It was years ago that I first opined, on some panel or another, that Canadians were so oblivious to most foreign policy matters, so smugly convinced that we were universally held to be cheerful polite peacekeepers, so very different from our American neighbours, that when a mass casualty attack finally came to our shores, we’d be stunned. Shocked wouldn’t quite describe it. We’d be speechless, confused, and unmoored. How could this happen here? Don’t they know how diverse we are, how kind? Did they mean to hit America and miss?
The Canadian public’s psychological unpreparedness for a major incident is a theory of mine I returned to again and again over the years. We’ve had incidents, of course, but kept waiting for the big one. It’s come … and I was wrong.
As I write this, we’re still learning a lot about the horrific incident on Monday that left at least 10 people in my hometown dead, and a further 14 injured, some with injuries so horrific that police have declined to describe them publicly. This column won’t be recapping the latest news here; to be blunt, the story is advancing so fast anything I’d write here would be out of date by the time you read it.
Instead, I want to talk a little bit about the reaction. It was not what I predicted years ago.
WATCH ABOVE: Toronto van attack suspect charged with 10 counts of first-degree murder
Contrary to what some of what our political leaders would have you believe, Toronto is not shattered by Monday’s attack. Saddened, concerned, a bit shocked — of course. But to an extent that was shocking (at least to me), the city got back to normal very quickly. In fact, outside of the immediate scene of the horror, I’m not sure it was ever not normal.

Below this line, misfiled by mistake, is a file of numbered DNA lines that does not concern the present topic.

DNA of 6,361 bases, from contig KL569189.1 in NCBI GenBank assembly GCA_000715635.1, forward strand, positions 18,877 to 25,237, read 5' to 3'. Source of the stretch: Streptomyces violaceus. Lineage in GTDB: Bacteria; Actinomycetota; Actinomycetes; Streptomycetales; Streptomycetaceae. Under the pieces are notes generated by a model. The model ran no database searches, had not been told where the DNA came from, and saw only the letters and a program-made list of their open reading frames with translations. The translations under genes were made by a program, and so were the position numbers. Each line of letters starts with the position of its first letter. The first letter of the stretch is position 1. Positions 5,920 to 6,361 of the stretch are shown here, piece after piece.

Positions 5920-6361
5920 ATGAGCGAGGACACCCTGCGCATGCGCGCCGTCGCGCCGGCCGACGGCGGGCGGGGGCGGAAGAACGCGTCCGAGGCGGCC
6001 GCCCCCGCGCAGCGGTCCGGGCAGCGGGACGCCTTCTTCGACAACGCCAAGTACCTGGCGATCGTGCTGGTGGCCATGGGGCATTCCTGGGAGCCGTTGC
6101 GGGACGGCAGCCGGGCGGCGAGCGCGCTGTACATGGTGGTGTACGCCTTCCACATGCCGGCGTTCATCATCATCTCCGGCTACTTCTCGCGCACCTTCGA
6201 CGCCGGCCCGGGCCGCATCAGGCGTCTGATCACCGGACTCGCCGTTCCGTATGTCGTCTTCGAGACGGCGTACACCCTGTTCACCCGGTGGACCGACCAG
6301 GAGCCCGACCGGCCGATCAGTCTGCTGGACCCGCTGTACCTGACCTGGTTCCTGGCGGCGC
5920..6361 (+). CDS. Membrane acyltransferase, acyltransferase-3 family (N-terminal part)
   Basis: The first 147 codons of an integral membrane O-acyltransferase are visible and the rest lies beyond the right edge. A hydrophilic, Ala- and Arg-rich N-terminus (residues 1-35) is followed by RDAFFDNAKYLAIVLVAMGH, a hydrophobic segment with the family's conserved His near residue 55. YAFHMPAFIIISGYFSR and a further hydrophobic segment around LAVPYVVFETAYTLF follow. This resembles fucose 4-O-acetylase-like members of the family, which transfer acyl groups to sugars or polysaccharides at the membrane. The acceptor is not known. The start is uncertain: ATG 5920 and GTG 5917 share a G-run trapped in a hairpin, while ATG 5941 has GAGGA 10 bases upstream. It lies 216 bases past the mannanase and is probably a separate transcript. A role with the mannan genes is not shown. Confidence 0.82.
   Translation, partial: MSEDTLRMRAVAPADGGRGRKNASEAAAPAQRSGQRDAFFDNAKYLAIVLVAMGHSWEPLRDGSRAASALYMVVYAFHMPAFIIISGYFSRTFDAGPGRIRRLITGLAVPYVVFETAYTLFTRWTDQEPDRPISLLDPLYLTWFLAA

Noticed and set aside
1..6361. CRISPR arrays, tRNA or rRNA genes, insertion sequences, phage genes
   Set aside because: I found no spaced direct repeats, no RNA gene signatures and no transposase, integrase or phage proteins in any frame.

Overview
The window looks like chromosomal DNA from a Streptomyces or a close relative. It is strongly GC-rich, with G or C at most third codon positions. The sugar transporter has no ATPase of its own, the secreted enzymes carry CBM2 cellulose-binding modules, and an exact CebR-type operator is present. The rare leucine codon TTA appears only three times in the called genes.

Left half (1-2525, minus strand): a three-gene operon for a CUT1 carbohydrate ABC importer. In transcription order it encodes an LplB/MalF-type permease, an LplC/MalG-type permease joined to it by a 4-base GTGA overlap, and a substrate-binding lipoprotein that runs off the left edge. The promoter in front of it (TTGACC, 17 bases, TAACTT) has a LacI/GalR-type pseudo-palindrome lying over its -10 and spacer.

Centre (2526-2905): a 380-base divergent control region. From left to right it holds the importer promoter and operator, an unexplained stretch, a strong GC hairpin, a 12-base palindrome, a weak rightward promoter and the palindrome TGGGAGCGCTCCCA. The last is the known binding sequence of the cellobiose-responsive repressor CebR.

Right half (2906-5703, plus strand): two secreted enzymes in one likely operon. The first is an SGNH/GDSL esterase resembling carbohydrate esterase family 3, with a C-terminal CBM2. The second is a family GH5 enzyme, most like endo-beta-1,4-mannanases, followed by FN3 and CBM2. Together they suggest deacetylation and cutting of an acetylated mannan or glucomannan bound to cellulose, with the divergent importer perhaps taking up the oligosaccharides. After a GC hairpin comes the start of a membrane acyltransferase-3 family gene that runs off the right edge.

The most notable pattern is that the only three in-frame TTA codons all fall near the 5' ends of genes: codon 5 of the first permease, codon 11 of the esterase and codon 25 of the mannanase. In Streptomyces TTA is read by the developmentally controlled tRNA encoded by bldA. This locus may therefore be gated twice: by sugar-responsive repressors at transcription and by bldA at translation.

I was well away from the attack site when it occurred. I’d seen a news alert about what was still thought to be an accident when I ducked into the city’s underground system for a short ride downtown. Riding a subway, I noticed an unusually long PA announcement on the intercom, rattling off a series of transit route closures and diversions, all in the northern part of the city. It was long enough to be notable — clearly, a large area was being impacted by what the PA announcer described as “a police investigation.” By the time I got off the subway and had smartphone signal again, it was clear that we were dealing with an attack of some kind, and a serious one.
But if not for my smartphone alerts, I wouldn’t have known. Downtown was busy and entirely normal. It was a pleasant spring day and people were enjoying it. Even though I was in an area absolutely loaded with sensitive sites, there was no obviously increased security presence. The only thing I noticed at all during my hours downtown that day and evening was an unusually high number of grim looking police officers standing, very visibly, outside of Toronto Police headquarters.
That was it. No barricades, no troops, no checkpoints, and not even people looking unusually shocked, sharing the latest bulletins with passersby. It was utterly normal. People went about their business. The Leafs played the Bruins downtown, and won, under heightened security, but with no real disruption. A large stretch of Yonge Street was closed off for more than 24 hours, as police scoured the area for evidence, but with the exception of local disruptions due to road closures, the city was operating normally by Tuesday morning.